The 6-foot-9 forward played well in the preseason and solidified himself as the team’s starting power forward. 

Now that he’s out with another injury, he’ll have to once again try and prove himself either later this season when he returns, or this summer when he becomes a free agent again.

For now, Sullinger is happy to be back in town, seeing lots of familiar faces, friends and ex-teammates that he says he still keeps in close contact with. 

“Some of these guys I considered like brothers to me,” Sullinger said. “IT (Isaiah Thomas), Jae Crowder to name a few. So I watch from a distance, I support from a distance. They’re playing well.”

In addition to his former teammates, the lines of communication remained open between him and Celtics head coach Brad Stevens as well. 

Stevens said the two exchanged text messages right before he had foot surgery, and afterwards. 

“Obviously, everyone here wishes a speedy recovery and hopefully he gets back on the court soon,” Stevens said. 

Sullinger has been an effective player during his time in the NBA, with career averages of 11.1 points and 7.7 rebounds per game. 

But this will be the third time in his five NBA seasons that he will miss a significant amount of time on the court due to an injury or recovering from an injury. 

Stevens acknowledged that he feels for Sullinger who once again has to go through rehabilitation in order to get back on the floor.

“I like Jared a lot,” Stevens said. “He’s a heck of a player, he’s a really smart guy. Got a lot of respect for him and it stinks that he’s got to go through that but he’ll come back strong I’m sure.”

Stars, studs and duds: Celtics have no answer for Lowry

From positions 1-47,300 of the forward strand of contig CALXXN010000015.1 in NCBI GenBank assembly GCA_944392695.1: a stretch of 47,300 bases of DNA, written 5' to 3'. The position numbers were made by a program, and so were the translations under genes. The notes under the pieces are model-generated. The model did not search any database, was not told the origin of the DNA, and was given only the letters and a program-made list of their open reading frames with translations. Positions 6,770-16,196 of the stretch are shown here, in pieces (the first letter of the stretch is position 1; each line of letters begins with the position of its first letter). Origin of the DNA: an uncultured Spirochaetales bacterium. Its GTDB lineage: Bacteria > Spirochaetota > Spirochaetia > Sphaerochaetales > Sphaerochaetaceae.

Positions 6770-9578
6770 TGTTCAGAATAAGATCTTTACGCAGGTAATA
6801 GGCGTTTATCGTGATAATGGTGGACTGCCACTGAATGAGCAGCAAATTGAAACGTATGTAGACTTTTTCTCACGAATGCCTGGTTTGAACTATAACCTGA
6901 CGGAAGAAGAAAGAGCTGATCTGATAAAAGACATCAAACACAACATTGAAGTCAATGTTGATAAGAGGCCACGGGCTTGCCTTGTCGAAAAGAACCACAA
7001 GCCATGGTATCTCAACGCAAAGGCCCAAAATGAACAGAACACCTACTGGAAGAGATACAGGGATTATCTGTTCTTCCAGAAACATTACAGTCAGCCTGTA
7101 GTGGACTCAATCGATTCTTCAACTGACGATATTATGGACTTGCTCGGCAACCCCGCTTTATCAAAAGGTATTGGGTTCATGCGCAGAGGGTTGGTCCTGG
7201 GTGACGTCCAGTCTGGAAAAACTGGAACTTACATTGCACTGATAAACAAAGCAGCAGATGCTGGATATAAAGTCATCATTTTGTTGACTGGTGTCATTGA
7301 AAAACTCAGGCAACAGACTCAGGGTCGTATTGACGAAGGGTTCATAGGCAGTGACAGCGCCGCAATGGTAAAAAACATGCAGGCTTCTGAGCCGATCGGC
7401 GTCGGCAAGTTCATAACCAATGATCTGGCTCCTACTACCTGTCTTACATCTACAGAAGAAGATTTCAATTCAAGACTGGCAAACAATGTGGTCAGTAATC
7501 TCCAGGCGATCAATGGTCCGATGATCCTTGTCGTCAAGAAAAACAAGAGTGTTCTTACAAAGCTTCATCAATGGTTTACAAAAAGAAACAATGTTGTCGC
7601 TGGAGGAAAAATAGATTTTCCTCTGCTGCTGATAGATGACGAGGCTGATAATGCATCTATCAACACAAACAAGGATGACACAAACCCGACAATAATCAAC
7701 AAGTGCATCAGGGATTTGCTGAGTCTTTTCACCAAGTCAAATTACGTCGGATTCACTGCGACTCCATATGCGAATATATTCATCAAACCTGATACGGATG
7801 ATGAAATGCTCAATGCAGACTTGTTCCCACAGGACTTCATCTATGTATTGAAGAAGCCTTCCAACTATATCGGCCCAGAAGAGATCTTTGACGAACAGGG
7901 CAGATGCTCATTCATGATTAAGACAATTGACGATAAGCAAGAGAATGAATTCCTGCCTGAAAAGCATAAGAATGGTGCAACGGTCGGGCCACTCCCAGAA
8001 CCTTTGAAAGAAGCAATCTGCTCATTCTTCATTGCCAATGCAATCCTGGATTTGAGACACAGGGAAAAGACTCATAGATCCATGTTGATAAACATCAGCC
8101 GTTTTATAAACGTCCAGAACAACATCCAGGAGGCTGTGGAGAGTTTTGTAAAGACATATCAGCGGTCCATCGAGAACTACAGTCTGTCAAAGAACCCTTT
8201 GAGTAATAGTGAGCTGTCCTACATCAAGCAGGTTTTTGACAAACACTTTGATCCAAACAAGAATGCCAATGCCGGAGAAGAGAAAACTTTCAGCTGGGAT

Stars, studs and duds: Celtics have no answer for Lowry

BOSTON — For most of Friday night’s game, the Boston Celtics played the kind of game that on most nights would result in a victory. 

But Toronto is one of the best teams in the Eastern Conference with talent, depth and an undeniable desire to win at all costs. 

One strong quarter by the Raptors was just enough to put away the Celtics, 101-94. 

And it came in the third when Toronto outscored Boston 33-18 which turned out to be the only quarter the Raptors (16-7) outscored the Celtics. 

“They got hot; made some tough shots,” said Boston’s Marcus Smart. “The tough shots kind of hurt us.”

The tough shots and a flawless 8-for-8 performance from the free throw line. 

While it’s a 48-minute game, there was no getting around the fact that it was Toronto’s dominance in the third that ultimately determined the game’s outcome. 

“If you look at it from our perspective it’s what went wrong; if you look at it from theirs, they ratcheted up the defense quite a bit (in the third quarter),” said Celtics head coach Brad Stevens. “It was hard for us to break their … break their wall of defense.”

In the third quarter, Boston shot just 27.8 percent from the field, 30 percent (3-for-10) on 3’s and a woeful 5-for-10 from the free throw line. 

“We started making everything difficult for them and not letting them get that easy in and try to take advantage of that,” said Toronto’s DeMar DeRozan.

Here are the Stars, Studs and Duds from Friday night’s game.



Kyle Lowry

The Celtics had no answer for the All-Star point guard who led all players with 34 points, 21 of which came in the second half. 

Avery Bradley

Bradley was the lone Celtics starter who seemed to be in a good shooting flow, tallying 19 points on 7-for-11 shooting which included five made 3’s. 

DeMar DeRozan

The Celtics made him work a lot harder than he usually does to score, but he still managed to tally 24 points – just four points below his season average – on 9-for-25 shooting.



Al Horford

He made a few more turnovers than usual, but Horford still put together a relatively balanced performance. He had 19 points and seven rebounds with six assists and a blocked shot. 

Norman Powell

The X-factor in Friday’s outcome had to be Powell. A 5.8 points per game scorer this season, Powell had 20 points on 7-for-10 shooting along with a game-high five steals. 



Jae Crowder

With Isaiah Thomas (right groin) out, the Celtics really needed its core starters to step up and have a productive night offensively. Crowder just didn’t have it going on Friday, scoring just seven points on 2-for-11 shooting which included a number of 3s that rimmed in and out on him.